Drop Box Collection Results By Year:

Year

# of Boxes

Amount Burned (lbs.)

2012

22

3,639

2013

34

8,149

2014

49

15,930

2015

53

23,651

2016

71

33,803

2017

79

37,541

2018

95

43,251

 

What CAN and CANNOT be discarded in local medication drop-boxes

YES:

• Over-the-counter medications

• Prescription medications

• Medication samples

• Medications for household pets

• Medicated lotions or ointments

NO:

• Needles or other “sharps”

• Hazardous waste

• Thermometers

• Personal care products (shampoo,etc.)

Safe disposal options for drugs can be found here. For more information, please see the CT State Department of Consumer Protection website here.

Note: Schools that want to dispose of controlled substances should call the Drug Control Division of the CT Dept. of Consumer Protection for assistance at 860-713-6065.     

 

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cronmpuser@hamlethub.com (Tara Daly) Public safety Fri, 29 Mar 2019 04:00:00 -0400
Police ID Victims of Oxford House Fire https://news.hamlethub.com/woodbury/publicsafety/1735-police-id-victims-of-oxford-house-fire1735-police-id-victims-of-oxford-house-fire https://news.hamlethub.com/woodbury/publicsafety/1735-police-id-victims-of-oxford-house-fire1735-police-id-victims-of-oxford-house-fire

Connecticut State Police have released the names of the victims who died as a result of a house fire which took place Saturday, March 23 at 63 O’Neill Road in Oxford.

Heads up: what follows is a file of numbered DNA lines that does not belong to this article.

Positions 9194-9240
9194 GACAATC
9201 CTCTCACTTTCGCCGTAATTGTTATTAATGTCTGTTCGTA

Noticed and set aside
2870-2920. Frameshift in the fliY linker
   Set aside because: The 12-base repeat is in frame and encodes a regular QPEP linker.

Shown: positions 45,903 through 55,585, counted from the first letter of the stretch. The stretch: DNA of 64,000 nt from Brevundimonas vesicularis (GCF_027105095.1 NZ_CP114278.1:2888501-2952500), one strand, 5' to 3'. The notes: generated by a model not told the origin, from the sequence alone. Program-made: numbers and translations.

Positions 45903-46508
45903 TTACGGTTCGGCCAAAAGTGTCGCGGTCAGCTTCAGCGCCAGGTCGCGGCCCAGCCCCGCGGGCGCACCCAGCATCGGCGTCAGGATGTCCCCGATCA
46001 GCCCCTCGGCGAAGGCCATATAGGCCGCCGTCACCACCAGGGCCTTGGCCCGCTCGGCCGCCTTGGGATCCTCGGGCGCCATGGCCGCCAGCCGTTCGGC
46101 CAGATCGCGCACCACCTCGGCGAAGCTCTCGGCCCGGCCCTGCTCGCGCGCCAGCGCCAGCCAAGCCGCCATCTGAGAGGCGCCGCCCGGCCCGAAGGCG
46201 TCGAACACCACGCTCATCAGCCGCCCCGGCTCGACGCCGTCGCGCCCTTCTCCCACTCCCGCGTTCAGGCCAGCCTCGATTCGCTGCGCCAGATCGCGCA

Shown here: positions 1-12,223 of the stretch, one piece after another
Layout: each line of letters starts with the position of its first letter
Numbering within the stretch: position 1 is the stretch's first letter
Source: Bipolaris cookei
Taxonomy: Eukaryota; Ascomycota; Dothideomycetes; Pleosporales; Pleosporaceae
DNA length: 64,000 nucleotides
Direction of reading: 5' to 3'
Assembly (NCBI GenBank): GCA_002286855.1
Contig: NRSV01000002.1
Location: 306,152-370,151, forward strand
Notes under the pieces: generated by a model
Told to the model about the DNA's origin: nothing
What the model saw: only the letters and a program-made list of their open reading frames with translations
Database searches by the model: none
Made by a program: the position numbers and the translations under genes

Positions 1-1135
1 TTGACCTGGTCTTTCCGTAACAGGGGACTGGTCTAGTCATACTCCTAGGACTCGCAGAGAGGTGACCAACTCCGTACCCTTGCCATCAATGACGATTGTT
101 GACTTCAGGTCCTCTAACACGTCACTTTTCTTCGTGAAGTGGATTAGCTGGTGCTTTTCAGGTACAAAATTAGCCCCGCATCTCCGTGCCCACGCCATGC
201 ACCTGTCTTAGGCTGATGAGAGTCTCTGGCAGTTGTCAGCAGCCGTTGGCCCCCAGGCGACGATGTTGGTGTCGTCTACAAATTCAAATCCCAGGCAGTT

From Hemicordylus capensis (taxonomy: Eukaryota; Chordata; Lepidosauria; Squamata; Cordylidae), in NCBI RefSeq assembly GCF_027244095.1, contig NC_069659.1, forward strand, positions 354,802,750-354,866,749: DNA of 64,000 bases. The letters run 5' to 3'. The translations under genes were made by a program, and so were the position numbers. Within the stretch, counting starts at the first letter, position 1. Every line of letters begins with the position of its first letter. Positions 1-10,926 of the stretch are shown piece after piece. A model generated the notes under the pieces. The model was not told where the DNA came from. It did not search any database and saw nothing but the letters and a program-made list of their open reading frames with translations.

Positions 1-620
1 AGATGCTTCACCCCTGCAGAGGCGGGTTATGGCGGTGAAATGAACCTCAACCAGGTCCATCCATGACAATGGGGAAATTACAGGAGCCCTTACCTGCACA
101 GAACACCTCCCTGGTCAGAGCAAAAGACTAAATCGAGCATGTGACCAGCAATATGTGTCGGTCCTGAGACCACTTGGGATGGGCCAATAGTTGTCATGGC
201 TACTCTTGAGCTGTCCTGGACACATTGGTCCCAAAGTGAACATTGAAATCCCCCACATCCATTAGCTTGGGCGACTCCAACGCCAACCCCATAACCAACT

• Christopher S. Maseizik (DOB 06/02/65; 53 years of age)
  • Karl F. Maseizik (DOB 06/11/64; 54 years of age)
  • Nanci N. Southwell (DOB 02/29/48; 71 years of age)

The cause of death will be released by the Medical Examiner.

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kerry@ducey.org (HH) Public safety Tue, 26 Mar 2019 10:52:52 -0400
UConn Study on Food Insecurity Ranks Woodbury Number 140 in Percent of Food Insecure Residents https://news.hamlethub.com/woodbury/neighbors/1734-uconn-study-on-food-insecurity-ranks-woodbury-number-140-in-percent-of-food-insecure-residents-15535470391734-uconn-study-on-food-insecurity-ranks-woodbury-number-140-in-percent-of-food-insecure-residents-1553547039 https://news.hamlethub.com/woodbury/neighbors/1734-uconn-study-on-food-insecurity-ranks-woodbury-number-140-in-percent-of-food-insecure-residents-15535470391734-uconn-study-on-food-insecurity-ranks-woodbury-number-140-in-percent-of-food-insecure-residents-1553547039

The state-level decline in food insecurity in Connecticut is encouraging

The Zwick Center for Food and Resource Policy at the University of Connecticut released an updated report on food insecurity and obesity in Connecticut. The study was authored by Rebecca Boehm, Jiff Martin, Jaime Foster, and Rigoberto A. Lopez, and titled  "Food Insecurity and Obesity Incidence Across Connecticut".

Woodbury was ranked number 140 for the percent of residents reported as Food Insecure (higher rank = fewer residents food insecure) out of 170 towns in Connecticut listed on the report.  The report found that Woodbury had a 6% rate of Food Insecurity, and a 27% rate of Obesity.

The Connecticut weighted average for Obesity was 25.6%, and the weighted average for food insecurity was 12.5%. Overall, in 2015, 12.4% of Connecticut households reported not having sufficient funds in the last 12 months to purchase food. (These households are defined as food insecure in this report.)

A two page summary of the report is available here.

An Excerpt from the study:

“Ensuring that all Connecticut residents and households are food secure is a critical public health goal. Studies of low income populations in the U.S. find that food insecurity is associated with poorer diet quality, which has implications for health. At the same time, rates of obesity and diet-related chronic diseases in Connecticut have risen steadily since the late 1990s. Consequently, the primary objective of this report was to describe the prevalence of food insecurity and obesity across Connecticut’s diverse population and towns.”